“I am disappointed that those who wanted to criticize Birgeneau’s handling of events at Berkeley chose to send him such an intemperate list of “demands,” said Bowen, who led Princeton from 1972 to 1988 and last year received the National Humanities Medal from President Obama. “In my view, they should have encouraged him to come and engage in a genuine discussion, not to come, tail between his legs, to respond to an indictment that a self-chosen jury had reached without hearing counter-arguments.”

(via Memeorandum.)

 

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Comments

  • http://www.journal14.com/ Dana

    Our esteemed host wrote:

    At Haverford, the controversy arose over Birgeneau’s leadership during a 2011 incident in which UC Berkeley police used force on students protesting college costs. A group of more than 40 students and three Haverford professors — all Berkeley alums — objected to Birgeneau’s appearance and receipt of an honorary degree, noting that many of them had participated in Occupy protests as well and wanted to stand in solidarity with Berkeley students.

    It is to laugh. From Haverford’s Tuition and Aid page:

    Tuition and Fees 2014-15

    Tuition $46,790
    Room and Board $14,350
    Student Activity fees $424
    First-Year Orientation fee $220
    Total $61,784

    Oh, so three professors were trying to show solidarity with the Berkeley students protesting college costs, and chose to teach at a college which charges $61,784 per year. The students, those wonderful Occupods, were well off enough to attend a college which charges $61,784 per year.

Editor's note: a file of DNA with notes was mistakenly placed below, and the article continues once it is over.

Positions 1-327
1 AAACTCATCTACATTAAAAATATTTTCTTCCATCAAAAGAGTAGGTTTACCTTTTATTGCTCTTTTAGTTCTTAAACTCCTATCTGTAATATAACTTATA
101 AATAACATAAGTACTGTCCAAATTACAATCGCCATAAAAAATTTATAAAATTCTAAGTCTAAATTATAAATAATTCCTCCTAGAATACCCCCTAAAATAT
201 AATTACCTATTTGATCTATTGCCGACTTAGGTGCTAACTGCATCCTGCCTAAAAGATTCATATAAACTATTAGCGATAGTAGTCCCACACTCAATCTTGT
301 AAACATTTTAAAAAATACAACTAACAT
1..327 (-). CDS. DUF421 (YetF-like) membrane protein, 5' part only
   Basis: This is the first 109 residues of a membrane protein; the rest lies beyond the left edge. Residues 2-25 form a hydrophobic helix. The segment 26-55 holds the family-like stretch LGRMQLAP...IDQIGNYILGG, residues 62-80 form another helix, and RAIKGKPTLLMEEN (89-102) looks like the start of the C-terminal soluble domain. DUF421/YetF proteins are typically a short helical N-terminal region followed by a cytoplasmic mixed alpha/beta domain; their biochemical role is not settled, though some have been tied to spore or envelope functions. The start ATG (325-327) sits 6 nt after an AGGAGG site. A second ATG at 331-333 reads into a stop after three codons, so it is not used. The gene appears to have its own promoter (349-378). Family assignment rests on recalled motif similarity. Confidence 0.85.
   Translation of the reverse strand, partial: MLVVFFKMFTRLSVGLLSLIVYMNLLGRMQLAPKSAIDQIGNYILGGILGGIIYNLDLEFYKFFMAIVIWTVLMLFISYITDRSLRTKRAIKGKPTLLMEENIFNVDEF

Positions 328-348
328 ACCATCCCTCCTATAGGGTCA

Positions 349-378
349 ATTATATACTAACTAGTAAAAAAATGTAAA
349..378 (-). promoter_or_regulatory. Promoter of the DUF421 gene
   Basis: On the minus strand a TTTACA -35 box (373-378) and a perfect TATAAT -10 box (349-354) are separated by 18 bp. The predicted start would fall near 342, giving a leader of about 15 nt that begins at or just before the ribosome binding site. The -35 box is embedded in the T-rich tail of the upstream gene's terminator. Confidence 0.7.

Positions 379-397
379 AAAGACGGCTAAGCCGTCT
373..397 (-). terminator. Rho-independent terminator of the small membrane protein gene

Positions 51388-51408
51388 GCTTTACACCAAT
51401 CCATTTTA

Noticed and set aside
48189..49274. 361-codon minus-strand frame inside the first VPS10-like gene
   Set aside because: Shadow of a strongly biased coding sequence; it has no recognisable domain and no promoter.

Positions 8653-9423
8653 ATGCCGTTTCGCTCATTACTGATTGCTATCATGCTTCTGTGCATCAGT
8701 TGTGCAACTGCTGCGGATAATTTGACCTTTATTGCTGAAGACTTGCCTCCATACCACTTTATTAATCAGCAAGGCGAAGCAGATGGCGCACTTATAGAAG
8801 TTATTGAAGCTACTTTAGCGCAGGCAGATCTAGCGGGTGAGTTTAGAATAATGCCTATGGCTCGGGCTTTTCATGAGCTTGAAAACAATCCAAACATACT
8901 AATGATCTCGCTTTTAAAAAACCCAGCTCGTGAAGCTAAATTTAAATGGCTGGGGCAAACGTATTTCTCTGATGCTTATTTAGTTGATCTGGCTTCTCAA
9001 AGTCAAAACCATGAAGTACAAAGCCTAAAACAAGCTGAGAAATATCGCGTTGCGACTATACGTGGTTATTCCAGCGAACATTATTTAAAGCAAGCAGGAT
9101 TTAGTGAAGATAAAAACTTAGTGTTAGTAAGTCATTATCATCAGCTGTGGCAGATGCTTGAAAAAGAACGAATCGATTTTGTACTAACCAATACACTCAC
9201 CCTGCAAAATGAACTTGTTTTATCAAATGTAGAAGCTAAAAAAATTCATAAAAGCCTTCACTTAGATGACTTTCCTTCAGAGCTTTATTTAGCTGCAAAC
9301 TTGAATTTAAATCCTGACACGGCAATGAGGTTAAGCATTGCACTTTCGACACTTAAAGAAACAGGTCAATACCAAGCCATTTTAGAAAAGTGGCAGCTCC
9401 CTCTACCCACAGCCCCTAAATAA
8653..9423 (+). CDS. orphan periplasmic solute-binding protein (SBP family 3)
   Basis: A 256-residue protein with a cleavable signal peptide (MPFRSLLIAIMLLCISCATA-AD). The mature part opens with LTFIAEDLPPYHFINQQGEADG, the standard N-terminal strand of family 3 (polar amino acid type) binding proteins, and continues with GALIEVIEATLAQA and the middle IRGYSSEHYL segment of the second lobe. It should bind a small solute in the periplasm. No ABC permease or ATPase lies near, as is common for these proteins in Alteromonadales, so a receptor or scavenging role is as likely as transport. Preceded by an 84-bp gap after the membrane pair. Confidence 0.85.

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  • http://evilbloggerlady.blogspot.com/ Evi L. Bloggerlady

    I am glad to hear Bowen called them out on it.

  • http://evilbloggerlady.blogspot.com/ Evi L. Bloggerlady

    If you want to throw money away on an education that probably makes no economic sense, that is your decision. Just don’t expect me to pay for it.

  • http://www.journal14.com/ Dana

    Alas! You most certainly are paying for it; the page I cited noted that 53% of Haverford students received some type of financial aid. Not all of that would be in the form of taxpayer dollars, but some is.

  • Neo

    These speakers wouldn’t be so controversial if they weren’t awarded honorary degrees.
    Last year, I had to endure Bill Nye “The Science Guy”-s speech about how you can “Change the World.”

  • RKae

    The Pope and a lawyer both die at the same time and wind up at the Pearly Gates together. St. Peter lets them in and says, “Let me show you your new home.” He takes them first to the lawyer’s new place: a splendid golden mansion with a massive swimming pool, tennis court and golf course. After dropping off the lawyer there, he takes the Pope to his tiny studio apartment. The Pope says, “I don’t want to sound ungrateful – I mean, it’s great to be in Heaven – but I just need to know, why am I in this teeny place while that other guy gets a gigantic mansion?”